Showing posts from November, 2007

Rewind to the 70’s

Telephones – Remember the black rotary dial contraption we started with, the old bakelite phone? Well, that was a real fickle device requiring frequent visits by the telephone’s dept technician to keep it in working order. You screamed through it like it was needed to get the voice through to the other end (to this day we Indians do exactly that, even with mobiles!!) There were local calls and then trunk calls. STD came later on and then dialing was a pain, you had to be sharp eyed, and required an undistracted 5 minutes before you completed dialing all the numbers. Noisy kids who shot by got sharp raps on their ears. Each locality had a benevolent guy who loaned the use of his phone – or in apartments, there would be one phone in the whole building. It would be quite normal practice to call twice within a few minutes. The first call to ask for the person you want to speak to and the second time to speak to that person (some kid will be dispatched to that person’s home to call him to …

Oh, Kabuliwalah!!!

Kabuliwallah – That one story introduced people like me, living the southern tip of India, to Northerly Afghanistan, many decades ago. Our Nobel Prize winner Rabindranath Tagore wrote this powerful story in 1892, a time when the frontier policy was being debated by the British. This was a story that then found its way into our school text books. Tagore was the one who introduced us formally to the Afghan, though we saw Kabuliwalah’s often on the streets. If you have not read the story, please, please read it. It is such a beautiful bit of writing. Here is a link (it is but one translation, there are better and worse, this one is OK).

Then there was the Kabuli Chana (chickpeas or Garbanzo beans) that we all know. Today we have Desi Chana, but in those days, it came from Kabul (so did Badam, Pista, Raisins…) through roving Kabuliwallah’s and it was thus called so. When we eat Chana masala today, with the sizzling Batura, we don’t quite care about its origins, be it from Turkey or Kabul o…

A bomb - Vedic connections

Just the other day, Paul Tibbet the chap who dropped the first nuclear bomb on human populace died at 92. I wondered, like a fellow blogger Happy Kitten, if he had a single nights peaceful sleep for the six decades after the event that killed 140,000 Japs (and many more years later). But what mystified me was the report that throughout his life, Tibbets seemed more troubled by people's objections to the bomb than by his having led the crew that killed tens of thousands of Japanese in a single stroke. And he insisted he slept well, believing that using the bombs on Hiroshima and Nagasaki saved more lives than they erased because they eliminated the need for a drawn-out invasion of Japan. In a 1975 interview he said: "I'm proud that I was able to start with nothing, plan it and have it work as perfectly as it did... I sleep clearly every night." Some guy that.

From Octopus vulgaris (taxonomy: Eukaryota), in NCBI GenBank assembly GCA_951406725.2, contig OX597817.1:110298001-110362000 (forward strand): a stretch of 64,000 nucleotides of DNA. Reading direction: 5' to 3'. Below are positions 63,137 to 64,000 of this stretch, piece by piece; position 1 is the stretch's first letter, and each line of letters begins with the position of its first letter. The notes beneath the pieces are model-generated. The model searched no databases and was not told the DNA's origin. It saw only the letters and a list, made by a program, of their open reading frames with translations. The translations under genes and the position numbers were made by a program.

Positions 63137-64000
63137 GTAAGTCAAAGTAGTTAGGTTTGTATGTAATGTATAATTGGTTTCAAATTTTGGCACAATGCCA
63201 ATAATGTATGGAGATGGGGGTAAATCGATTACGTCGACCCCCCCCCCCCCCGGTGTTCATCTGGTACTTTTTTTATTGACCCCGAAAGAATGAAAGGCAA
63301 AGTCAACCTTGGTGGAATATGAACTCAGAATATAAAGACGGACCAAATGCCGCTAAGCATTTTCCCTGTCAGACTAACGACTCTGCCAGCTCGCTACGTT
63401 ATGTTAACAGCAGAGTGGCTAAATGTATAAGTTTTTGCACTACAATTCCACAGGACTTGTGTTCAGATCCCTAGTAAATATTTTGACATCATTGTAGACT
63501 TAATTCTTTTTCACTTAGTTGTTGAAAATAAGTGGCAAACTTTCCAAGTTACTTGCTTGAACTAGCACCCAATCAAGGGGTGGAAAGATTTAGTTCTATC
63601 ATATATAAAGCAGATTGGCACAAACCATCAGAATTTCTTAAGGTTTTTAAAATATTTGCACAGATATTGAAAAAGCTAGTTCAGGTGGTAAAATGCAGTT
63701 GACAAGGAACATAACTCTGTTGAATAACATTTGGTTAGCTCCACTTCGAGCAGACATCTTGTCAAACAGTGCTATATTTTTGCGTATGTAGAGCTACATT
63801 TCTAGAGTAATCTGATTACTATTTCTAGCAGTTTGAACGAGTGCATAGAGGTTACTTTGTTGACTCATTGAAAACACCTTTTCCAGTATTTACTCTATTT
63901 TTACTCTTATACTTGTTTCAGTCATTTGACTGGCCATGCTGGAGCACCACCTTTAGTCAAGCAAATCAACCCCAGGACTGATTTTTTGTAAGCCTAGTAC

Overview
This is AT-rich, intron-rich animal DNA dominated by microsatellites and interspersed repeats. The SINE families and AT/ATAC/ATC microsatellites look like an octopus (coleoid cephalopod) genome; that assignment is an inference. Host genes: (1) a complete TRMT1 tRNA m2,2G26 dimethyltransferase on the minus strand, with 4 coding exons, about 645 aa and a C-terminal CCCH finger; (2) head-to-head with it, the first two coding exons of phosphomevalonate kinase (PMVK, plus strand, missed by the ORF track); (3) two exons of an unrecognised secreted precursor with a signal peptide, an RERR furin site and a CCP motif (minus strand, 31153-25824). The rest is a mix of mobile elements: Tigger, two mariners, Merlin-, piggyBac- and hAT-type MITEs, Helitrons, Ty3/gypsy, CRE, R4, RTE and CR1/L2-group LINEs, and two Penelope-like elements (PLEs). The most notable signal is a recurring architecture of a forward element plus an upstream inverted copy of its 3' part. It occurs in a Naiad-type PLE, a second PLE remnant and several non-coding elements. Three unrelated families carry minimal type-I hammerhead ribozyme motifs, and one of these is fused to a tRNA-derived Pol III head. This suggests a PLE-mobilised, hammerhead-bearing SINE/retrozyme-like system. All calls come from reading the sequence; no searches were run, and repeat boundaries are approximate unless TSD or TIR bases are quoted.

After the tests at Los Almos, Oppenheimer the father of the A bomb, said - Quoting from the Bhagavad Gita Now I…

Now what - Kerala special tea!!

We in India are so fond of drinking tea and spending time doing it. Companies & offices had tea breaks some time ago and thus spending a while drinking that essence from the magical leaf and chit chatting over it, has become a national pastime. For that very reason, we have hordes of tea boys in the national workforce and thousands of tea shops dotted across the country. Most are shacks by the road side, some have now become mobile (Thattu kada’s serving idli’s & dosas as well) and some have graduated to become mini restaurants where freshly cooked snacks & light meals are also served. In Kerala, Tea stalls are very common and have become a meeting point of sorts, where people come to discuss politics, national & international news, movies (and Shakeela), gossip and even the economic situation. I can easily assure you that every Malayali would have sat on one of those wooden benches that are placed outside the tea stall and sipped a tea from one of those characteristic…

Pills, pills & even more pills

LA times Health section Aug 6th, 07 Under the influence states - FOR many Americans, a doctor's decision to prescribe medication is something of a sacred transaction. A physician considers the patient and symptoms and chooses the best drug for the job, drawing upon years of training and clinical experience. It is an exchange conducted in a hushed sanctuary, far from the heat and noise of the marketplace -- a place where cool judgment reigns. That sanctuary has been breached. Today, drug manufacturers do everything in their considerable power to ensure that their brand-name prescription medications are on the lips of patients and in the minds of physicians every time the two meet across an exam table. In 2006, drug-makers spent almost $5 billion to reach out to consumers with direct advertising. The world's pharmaceutical companies spend an estimated $19 billion annually to woo doctors (the US market size itself is 300B$).

The sales strategies are complex and enticements to doct…